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Police say extensive training helps guide deadly force decisions
A New Hampshire State police cruiser guards a crash scene, the site of a police-involved shooting in August. (Pat Grossmith/Union Leader)
Police say traffic stops are among the most unpredictable and trickiest parts of police work.
"It can be one of the most routine events in the daily life of a police officer, but so much training goes into preparing for them because things can change so quickly out there," said Mike Selicki, chief of the Kensington Police Department and president of the New Hampshire Association of Chiefs of Police.
Traffic stops are unpredictable because, among other factors, the officer does not know what the driver is thinking, said Selicki. Across the country last year, 17 of 116 officers killed in the line of duty were killed during traffic stops, according to the National Law Enforcement Officers Memorial Fund.
Courses offered through the Standards and Training Council put officers through real-life scenarios designed to sharpen their skills. Interactive video simulations portray people with and without weapons, in different locations and varying lighting, and of different gender, ethnicity and size. Officers are taught to evaluate a person's body language, general appearance, whether they appear to be attempting to avoid being noticed and how they are behaving.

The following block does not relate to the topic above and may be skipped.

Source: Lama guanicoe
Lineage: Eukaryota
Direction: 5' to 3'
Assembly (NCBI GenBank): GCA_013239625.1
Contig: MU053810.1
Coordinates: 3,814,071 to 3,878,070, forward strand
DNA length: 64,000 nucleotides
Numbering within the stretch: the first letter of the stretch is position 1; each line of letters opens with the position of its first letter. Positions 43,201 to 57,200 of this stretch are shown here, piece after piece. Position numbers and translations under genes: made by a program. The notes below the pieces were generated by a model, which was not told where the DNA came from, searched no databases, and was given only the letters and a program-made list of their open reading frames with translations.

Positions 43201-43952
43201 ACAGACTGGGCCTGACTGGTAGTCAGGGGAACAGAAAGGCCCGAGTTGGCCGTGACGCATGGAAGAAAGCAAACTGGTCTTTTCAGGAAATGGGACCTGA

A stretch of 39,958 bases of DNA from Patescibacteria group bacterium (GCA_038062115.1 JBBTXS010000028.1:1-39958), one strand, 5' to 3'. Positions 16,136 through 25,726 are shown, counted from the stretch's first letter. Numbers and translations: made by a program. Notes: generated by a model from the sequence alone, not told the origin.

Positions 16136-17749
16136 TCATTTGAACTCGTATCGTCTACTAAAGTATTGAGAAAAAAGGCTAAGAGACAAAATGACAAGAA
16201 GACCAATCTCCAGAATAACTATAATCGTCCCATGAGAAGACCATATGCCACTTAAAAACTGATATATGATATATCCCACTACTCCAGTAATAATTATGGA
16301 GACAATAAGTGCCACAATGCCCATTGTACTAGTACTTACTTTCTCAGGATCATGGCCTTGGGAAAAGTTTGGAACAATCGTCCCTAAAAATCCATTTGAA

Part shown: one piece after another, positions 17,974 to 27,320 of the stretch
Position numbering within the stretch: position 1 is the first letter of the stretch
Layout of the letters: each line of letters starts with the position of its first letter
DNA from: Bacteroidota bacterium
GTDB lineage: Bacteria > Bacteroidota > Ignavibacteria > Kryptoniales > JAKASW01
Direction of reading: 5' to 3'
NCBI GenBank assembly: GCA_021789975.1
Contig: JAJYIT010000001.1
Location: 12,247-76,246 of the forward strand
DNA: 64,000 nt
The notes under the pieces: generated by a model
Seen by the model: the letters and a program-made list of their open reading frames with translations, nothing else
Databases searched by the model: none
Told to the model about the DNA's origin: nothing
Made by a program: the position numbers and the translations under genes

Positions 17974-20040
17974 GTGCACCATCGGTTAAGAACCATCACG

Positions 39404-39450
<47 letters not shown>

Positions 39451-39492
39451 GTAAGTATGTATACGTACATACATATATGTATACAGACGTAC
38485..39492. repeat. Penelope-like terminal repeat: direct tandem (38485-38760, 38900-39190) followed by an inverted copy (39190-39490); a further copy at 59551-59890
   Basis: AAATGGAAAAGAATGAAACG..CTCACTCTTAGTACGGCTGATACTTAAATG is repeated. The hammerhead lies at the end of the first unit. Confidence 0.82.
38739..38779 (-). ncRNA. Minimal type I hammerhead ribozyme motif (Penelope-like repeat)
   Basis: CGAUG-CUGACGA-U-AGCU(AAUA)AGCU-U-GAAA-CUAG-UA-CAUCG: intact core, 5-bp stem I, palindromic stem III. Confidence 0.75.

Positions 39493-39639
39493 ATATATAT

The action is virtual, projected onto a white screen while officers practice loading and firing weapons that have an air tank to provide recoil but no ammunition.
The Fire Arms Training Simulator, or FATS, is a system worth between $40,000 and $65,000. Officers rotate in and out of a room, practicing responses to high-pressure situations. Another member of the department sits behind a computer, deciding how the story will unfold, depending on the officers' actions.
After each scenario, officers and their superiors review a tape, dissecting each decision and even the aiming accuracy of the firearms, which include a rifle, handgun, Taser and pepper spray.
"The last thing anyone in law enforcement wants to do is discharge their firearm," said Selicki, "unless the officer involved determines the situation warrants it."
Standard protocol in police departments throughout New Hampshire, as well as state law, restrict use of deadly force.
According to RSA 627:5, an officer is justified in using deadly force only when it is reasonable to believe that it's necessary in order to defend the officer or a third party.
The review of the Lawrence shooting "is progressing, but we are still conducting our investigation," Senior Assistant Attorney General Susan G. Morrell said last week.
"Police officers don't go 'crazy' and become trigger happy and begin to shoot whoever comes their way," said Rafael Rojas Jr., an assistant professor in the Justice Studies Department at Southern New Hampshire University in Manchester and president of the New Hampshire Association of Criminal Justice Educators and a former New York Port Authority officer.
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